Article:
Despite several critical statements from representatives of the Slovak National Party (SNS), the party looks unready to turn down the current government by voting for the removal of Labour Minister Ján Richter from his post.
The special parliamentary session initiated by the opposition will take place on September 7. The MPs want to oust Richter for the scandal surrounding the Čistý Deň resocialisation centre in Galanta (Trnava Region), whose clients were reportedly abused.
Despite the previous criticism of some SNS members of Richter, the party is not ready to turn down the government by connecting the no-confidence vote with another vote on confidence towards the current cabinet.
“We are aware of the situation’s importance if voting on no-confidence on Richter is combined with a no-confidence vote against the government,” SNS chair Andrej Danko said in an interview with the Plus Jeden Deň daily. He added that it is time to clarify the rights and duties emerging from the coalition agreement.
He reiterated his claim that no minister is worth bringing down the current government.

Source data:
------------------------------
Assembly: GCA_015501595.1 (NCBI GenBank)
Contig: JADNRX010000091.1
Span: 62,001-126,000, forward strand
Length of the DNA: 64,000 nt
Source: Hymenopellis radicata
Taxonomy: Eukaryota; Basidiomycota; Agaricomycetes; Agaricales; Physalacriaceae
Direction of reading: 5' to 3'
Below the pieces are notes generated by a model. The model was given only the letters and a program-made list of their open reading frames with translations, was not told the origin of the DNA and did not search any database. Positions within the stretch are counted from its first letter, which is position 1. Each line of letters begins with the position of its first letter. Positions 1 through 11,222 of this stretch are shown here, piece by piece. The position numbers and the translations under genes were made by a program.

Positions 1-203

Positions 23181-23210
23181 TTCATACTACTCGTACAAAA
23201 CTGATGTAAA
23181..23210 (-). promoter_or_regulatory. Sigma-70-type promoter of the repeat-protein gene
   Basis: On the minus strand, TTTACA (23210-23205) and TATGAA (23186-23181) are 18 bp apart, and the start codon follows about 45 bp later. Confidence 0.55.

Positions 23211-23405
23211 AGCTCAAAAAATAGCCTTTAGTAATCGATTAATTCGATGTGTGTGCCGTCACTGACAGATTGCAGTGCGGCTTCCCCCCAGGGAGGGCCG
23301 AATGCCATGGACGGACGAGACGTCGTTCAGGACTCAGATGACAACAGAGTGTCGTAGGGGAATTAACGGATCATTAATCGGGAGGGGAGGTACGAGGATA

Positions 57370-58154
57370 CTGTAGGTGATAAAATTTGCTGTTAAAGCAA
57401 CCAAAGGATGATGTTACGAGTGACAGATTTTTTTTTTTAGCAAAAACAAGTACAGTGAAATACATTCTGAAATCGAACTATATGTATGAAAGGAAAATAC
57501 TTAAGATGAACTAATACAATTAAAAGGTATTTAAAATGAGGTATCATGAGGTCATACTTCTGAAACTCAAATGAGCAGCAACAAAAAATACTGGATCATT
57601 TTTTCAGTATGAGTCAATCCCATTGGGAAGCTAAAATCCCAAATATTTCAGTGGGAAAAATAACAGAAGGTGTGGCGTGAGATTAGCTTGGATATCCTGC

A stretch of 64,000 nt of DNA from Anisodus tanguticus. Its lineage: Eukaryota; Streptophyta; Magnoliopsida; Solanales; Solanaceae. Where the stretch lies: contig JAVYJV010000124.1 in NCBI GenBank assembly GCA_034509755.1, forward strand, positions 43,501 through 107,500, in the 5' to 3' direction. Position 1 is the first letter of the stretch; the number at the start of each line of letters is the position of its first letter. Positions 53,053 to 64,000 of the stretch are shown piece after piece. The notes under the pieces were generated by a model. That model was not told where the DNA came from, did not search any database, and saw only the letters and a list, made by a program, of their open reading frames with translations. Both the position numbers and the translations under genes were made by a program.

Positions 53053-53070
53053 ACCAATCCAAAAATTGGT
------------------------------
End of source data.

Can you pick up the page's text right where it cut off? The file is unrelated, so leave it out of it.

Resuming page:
“In the current situation we will do everything to prevent the cabinet’s fall,” Danko told Plus Jeden Deň.
The party’s caucus will meet shortly before the special parliamentary session to adopt a joint statement on the vote.
Meanwhile, the TASR newswire reported that its members have not ruled out the possibility that they will not attend the session. This would mean they would neither support nor vote against Richter’s dismissal.
The opposition needs 76 votes to recall the minister, and it cannot succeed without some of the coalition’s votes, TASR wrote.
Coalition talks continue
Meanwhile, reports have emerged that the SNS will probably ask its coalition partners for the post of deputy prime minister. Currently, Smer has two deputy PMs, while Most-Híd has one. SNS has no such post in the government.
The Aktuality.sk website provided the news, referring to the sources from the coalition. SNS’s MP Tibor Bernaťák has neither confirmed nor denied the information.
“We are discussing all possibilities,” Bernaťák told Aktuality.sk.
He r rejected speculations that this topic is somehow related to the no-confidence vote against Richter.